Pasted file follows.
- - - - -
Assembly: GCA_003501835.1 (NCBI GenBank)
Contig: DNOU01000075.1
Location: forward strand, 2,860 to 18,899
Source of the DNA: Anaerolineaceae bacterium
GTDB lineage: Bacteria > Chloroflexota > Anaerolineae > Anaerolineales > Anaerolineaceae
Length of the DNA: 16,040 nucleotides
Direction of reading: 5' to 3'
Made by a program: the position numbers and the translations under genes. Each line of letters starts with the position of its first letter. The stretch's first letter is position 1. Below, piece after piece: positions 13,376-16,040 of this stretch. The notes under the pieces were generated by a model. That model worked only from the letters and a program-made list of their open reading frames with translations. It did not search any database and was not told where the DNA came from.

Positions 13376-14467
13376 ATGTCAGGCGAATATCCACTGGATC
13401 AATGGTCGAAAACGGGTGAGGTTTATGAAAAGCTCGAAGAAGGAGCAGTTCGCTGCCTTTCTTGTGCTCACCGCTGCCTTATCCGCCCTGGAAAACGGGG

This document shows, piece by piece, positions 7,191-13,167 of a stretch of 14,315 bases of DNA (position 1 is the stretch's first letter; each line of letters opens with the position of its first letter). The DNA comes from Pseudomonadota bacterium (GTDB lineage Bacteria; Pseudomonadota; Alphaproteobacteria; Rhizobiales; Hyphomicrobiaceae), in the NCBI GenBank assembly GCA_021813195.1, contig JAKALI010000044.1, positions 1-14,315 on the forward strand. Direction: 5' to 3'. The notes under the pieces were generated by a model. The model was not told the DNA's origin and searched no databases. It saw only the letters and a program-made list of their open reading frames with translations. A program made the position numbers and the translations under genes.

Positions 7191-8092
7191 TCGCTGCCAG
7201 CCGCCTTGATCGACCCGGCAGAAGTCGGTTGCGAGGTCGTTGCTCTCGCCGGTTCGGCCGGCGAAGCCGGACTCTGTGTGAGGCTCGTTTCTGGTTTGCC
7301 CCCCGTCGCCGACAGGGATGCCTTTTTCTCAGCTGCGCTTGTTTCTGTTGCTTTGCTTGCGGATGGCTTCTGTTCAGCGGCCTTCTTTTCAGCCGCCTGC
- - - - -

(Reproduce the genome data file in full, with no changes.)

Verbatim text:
Assembly: GCA_003501835.1 (NCBI GenBank)
Contig: DNOU01000075.1
Location: forward strand, 2,860 to 18,899
Source of the DNA: Anaerolineaceae bacterium
GTDB lineage: Bacteria > Chloroflexota > Anaerolineae > Anaerolineales > Anaerolineaceae
Length of the DNA: 16,040 nucleotides
Direction of reading: 5' to 3'
Made by a program: the position numbers and the translations under genes. Each line of letters starts with the position of its first letter. The stretch's first letter is position 1. Below, piece after piece: positions 13,376-16,040 of this stretch. The notes under the pieces were generated by a model. That model worked only from the letters and a program-made list of their open reading frames with translations. It did not search any database and was not told where the DNA came from.

Positions 13376-14467
13376 ATGTCAGGCGAATATCCACTGGATC
13401 AATGGTCGAAAACGGGTGAGGTTTATGAAAAGCTCGAAGAAGGAGCAGTTCGCTGCCTTTCTTGTGCTCACCGCTGCCTTATCCGCCCTGGAAAACGGGG

This document shows, piece by piece, positions 7,191-13,167 of a stretch of 14,315 bases of DNA (position 1 is the stretch's first letter; each line of letters opens with the position of its first letter). The DNA comes from Pseudomonadota bacterium (GTDB lineage Bacteria; Pseudomonadota; Alphaproteobacteria; Rhizobiales; Hyphomicrobiaceae), in the NCBI GenBank assembly GCA_021813195.1, contig JAKALI010000044.1, positions 1-14,315 on the forward strand. Direction: 5' to 3'. The notes under the pieces were generated by a model. The model was not told the DNA's origin and searched no databases. It saw only the letters and a program-made list of their open reading frames with translations. A program made the position numbers and the translations under genes.

Positions 7191-8092
7191 TCGCTGCCAG
7201 CCGCCTTGATCGACCCGGCAGAAGTCGGTTGCGAGGTCGTTGCTCTCGCCGGTTCGGCCGGCGAAGCCGGACTCTGTGTGAGGCTCGTTTCTGGTTTGCC
7301 CCCCGTCGCCGACAGGGATGCCTTTTTCTCAGCTGCGCTTGTTTCTGTTGCTTTGCTTGCGGATGGCTTCTGTTCAGCGGCCTTCTTTTCAGCCGCCTGC